Cameron's hypocrisy on the tabloids

Tory leader chides Mirror for lack of "independence" but welcomes the Sun's backing

All this week, the Daily Mirror has been running a series on Tory finances, including the revelation that the shadow cabinet stands to make £7.1m from David Cameron's plan to cut inheritance tax.

On Wednesday the Tory leader was doorstepped by a Mirror reporter seeking a response. Cameron's comment: "I have no idea what's in the Mirror, but maybe you should try writing for an independent newspaper."

One knows what he means; on occasion I have referred to the Mirror as "the Labour Pravda". But what alternative paper would Cameron suggest for a tabloid hack? Perhaps the non-partisan Sun? Or the fair-minded Daily Mail?

Cameron hasn't previously suggested that papers should remain politically neutral. On the contrary, the morning the Tories were endorsed by the Sun, he told the BBC:

I want to have the widest possible, broadest possible coalition for change, so obviously I welcome any newspaper or business or media organisation that comes on and says the Conservatives have got the right ideas.

You can't call for papers to come out in favour of the Conservative Party and then attack those that don't for lacking political independence.

It was similarly foolish of New Labour apparatchiks to denounce the Sun as a "Tory fanzine" after they had welcomed the red-top's support for years.

Both parties should be far more willing than they are to defend the press's freedom to take political stances. That UK papers are partisan and opinionated is one of the reasons they have fared better than their staid US counterparts. Politicians should recognise the value of this, even when it works against them.

 

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George Eaton is political editor of the New Statesman.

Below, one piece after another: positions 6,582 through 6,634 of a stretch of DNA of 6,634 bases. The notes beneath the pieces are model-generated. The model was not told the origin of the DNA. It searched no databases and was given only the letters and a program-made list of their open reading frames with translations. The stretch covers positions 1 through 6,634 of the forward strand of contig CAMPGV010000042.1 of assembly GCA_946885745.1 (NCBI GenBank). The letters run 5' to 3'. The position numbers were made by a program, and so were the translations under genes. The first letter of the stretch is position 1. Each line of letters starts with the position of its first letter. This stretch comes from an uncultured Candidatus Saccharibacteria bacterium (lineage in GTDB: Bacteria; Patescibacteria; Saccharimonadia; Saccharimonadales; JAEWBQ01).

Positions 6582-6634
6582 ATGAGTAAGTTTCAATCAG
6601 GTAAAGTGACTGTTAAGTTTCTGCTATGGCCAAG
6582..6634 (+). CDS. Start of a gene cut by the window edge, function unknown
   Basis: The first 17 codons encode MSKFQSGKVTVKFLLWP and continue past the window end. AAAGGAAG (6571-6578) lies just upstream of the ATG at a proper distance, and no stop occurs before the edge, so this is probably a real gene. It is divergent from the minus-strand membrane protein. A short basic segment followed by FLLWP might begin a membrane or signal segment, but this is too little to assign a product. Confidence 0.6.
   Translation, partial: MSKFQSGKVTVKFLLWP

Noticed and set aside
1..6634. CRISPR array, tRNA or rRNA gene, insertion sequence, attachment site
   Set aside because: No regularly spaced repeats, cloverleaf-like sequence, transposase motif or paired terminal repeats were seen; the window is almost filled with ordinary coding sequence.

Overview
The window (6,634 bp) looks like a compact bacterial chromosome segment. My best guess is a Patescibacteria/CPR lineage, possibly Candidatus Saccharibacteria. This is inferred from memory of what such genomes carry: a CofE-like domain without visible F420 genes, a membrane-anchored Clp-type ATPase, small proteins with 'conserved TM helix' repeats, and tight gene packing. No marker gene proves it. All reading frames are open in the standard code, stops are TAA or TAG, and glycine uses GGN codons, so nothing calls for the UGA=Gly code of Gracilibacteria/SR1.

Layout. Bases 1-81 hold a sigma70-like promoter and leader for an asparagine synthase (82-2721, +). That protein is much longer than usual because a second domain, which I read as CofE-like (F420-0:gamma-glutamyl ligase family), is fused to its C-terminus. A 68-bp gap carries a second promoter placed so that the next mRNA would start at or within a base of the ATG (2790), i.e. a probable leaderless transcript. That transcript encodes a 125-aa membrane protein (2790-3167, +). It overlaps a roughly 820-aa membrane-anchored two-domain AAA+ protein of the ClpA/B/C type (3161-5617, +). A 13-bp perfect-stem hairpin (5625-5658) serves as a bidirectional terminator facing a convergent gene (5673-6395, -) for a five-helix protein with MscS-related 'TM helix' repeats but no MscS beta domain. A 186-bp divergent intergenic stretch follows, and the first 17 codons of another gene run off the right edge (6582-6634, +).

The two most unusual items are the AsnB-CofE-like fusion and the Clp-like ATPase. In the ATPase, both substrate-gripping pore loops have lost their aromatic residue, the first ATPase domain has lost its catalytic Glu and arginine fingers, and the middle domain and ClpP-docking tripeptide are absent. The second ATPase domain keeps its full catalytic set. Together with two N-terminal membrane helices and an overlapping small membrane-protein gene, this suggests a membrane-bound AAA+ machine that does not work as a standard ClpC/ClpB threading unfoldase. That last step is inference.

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Why it's a mistake to assume that Jeremy Corbyn has already won

The shadow chief secretary to the Treasury on why the race to be Labour's leader is far from over.

They think it’s all over.

But they’re wrong.

The fat lady has yet to sing.

The commentary and reporting around the Labour party leadership campaign has started to assume we have a winner already in Jeremy Corbyn. The analysis, conjecture, predictions/complete guesswork about what happens next has begun in earnest. So we have seen speculation about who will be appointed to a Corbyn shadow cabinet, and “meet the team” pieces about Jeremy’s backroom operation.

Which is all very interesting and makes for the usual Westminster knockabout of who might be up and who might be going in the other direction pdq...

But I think it’s a mistake to say that Jeremy has already won.

Because I hear that tens of thousands of Labour party members, affiliates and registered supporters are yet to receive their ballot papers. And I am one of them. I can’t remember the last time I checked my post quite so religiously! But alas, my papers are yet to arrive.

This worries me a bit about the process. But mostly (assuming all the remaining ballots finally land in enough time to let us all vote) it tells me that frankly it’s still game on as far as the battle to become the next leader of the Labour party is concerned.

And this is reinforced when we consider the tens of thousands who have apparently received their papers but who have yet to vote. At every event I have attended in the last couple of weeks, and in at least half of all conversations I have had with members across the country, members are still making their minds up.

This is why we have to continue fighting for every vote until the end – and I will be fighting to get out every vote I possibly can for Yvette Cooper.

Over the campaign, Yvette has shown that she has a clear vision of the kind of Britain that she wants to see.

A Britain that tackles head-on the challenges of globalisation. Instead of the low-wage low-skill cul-de-sac being crafted by the Tories, Yvette's vision is for 2m more high skill manufacturing jobs. To support families she will prioritise a modern childcare system with 30 hours of fully funded child care for all 3 and 4 year olds and she will revive the bravery of post war governments to make sure 2m more homes are built within ten years.

It's an optimistic vision which taps into what most people in this country want. A job and a home.

And the responses of the focus groups on Newsnight a few days ago were telling – Yvette is clearly best placed to take us on the long journey to the 2020 general election by winning back former Labour voters.

We will not win an election without winning these groups back – and we will have to move some people who were in the blue column this time, to the red one next time. There is no other way to do it – and Yvette is the only person who can grow our party outwards so that once again we can build a winning coalition of voters across the country.